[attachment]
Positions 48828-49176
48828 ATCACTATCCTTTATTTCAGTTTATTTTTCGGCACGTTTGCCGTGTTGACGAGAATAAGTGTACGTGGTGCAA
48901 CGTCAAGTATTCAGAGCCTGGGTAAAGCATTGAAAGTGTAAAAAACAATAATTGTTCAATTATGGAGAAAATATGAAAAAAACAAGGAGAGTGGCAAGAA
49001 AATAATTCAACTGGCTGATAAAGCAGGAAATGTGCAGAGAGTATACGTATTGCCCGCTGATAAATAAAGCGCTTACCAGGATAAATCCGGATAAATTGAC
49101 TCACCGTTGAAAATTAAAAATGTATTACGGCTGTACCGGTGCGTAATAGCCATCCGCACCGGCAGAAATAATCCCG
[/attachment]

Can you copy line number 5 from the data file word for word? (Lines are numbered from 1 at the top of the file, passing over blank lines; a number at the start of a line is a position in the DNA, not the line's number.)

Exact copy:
49101 TCACCGTTGAAAATTAAAAATGTATTACGGCTGTACCGGTGCGTAATAGCCATCCGCACCGGCAGAAATAATCCCG